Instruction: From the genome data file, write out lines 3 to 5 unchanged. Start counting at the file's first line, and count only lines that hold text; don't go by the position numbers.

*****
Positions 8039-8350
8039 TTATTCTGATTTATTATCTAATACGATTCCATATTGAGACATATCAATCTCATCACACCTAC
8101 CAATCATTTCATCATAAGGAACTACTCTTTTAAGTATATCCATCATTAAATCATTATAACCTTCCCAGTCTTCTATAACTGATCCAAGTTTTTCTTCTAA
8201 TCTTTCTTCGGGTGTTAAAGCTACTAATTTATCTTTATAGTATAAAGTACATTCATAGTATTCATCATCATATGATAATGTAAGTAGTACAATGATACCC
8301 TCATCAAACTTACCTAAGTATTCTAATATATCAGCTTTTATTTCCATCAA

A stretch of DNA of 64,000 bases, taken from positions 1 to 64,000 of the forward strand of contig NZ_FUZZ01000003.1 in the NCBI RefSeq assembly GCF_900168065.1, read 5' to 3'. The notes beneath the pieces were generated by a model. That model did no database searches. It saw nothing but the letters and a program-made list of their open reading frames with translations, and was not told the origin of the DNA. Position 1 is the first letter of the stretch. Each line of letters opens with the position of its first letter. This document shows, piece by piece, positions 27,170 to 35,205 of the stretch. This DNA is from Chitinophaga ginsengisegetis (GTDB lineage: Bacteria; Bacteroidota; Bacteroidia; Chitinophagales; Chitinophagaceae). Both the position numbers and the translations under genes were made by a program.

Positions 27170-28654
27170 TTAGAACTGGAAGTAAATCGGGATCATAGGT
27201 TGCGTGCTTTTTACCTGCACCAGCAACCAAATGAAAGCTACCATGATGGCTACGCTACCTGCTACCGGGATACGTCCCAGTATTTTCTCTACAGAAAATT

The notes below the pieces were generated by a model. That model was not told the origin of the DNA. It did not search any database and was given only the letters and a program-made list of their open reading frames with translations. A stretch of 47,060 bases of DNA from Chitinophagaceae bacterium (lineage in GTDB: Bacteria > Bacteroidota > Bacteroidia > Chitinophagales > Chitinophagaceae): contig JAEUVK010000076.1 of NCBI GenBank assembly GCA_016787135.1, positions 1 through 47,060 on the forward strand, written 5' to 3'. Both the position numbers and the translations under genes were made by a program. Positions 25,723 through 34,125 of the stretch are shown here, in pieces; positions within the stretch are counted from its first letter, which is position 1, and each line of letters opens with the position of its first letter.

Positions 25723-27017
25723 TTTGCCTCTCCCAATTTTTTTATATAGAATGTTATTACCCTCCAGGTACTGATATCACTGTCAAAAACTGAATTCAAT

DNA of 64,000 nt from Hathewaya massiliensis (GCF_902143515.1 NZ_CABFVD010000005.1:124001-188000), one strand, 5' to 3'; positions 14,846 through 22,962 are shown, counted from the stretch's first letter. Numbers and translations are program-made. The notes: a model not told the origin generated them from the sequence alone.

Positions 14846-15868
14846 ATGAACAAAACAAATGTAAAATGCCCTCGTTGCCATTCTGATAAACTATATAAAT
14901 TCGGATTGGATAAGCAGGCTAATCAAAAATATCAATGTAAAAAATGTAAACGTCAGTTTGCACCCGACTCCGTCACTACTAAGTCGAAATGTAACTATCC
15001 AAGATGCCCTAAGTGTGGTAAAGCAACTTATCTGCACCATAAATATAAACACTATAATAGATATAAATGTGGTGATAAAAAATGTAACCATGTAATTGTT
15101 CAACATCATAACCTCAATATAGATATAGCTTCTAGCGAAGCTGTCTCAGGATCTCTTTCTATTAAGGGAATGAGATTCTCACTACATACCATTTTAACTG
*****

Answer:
8101 CAATCATTTCATCATAAGGAACTACTCTTTTAAGTATATCCATCATTAAATCATTATAACCTTCCCAGTCTTCTATAACTGATCCAAGTTTTTCTTCTAA
8201 TCTTTCTTCGGGTGTTAAAGCTACTAATTTATCTTTATAGTATAAAGTACATTCATAGTATTCATCATCATATGATAATGTAAGTAGTACAATGATACCC
8301 TCATCAAACTTACCTAAGTATTCTAATATATCAGCTTTTATTTCCATCAA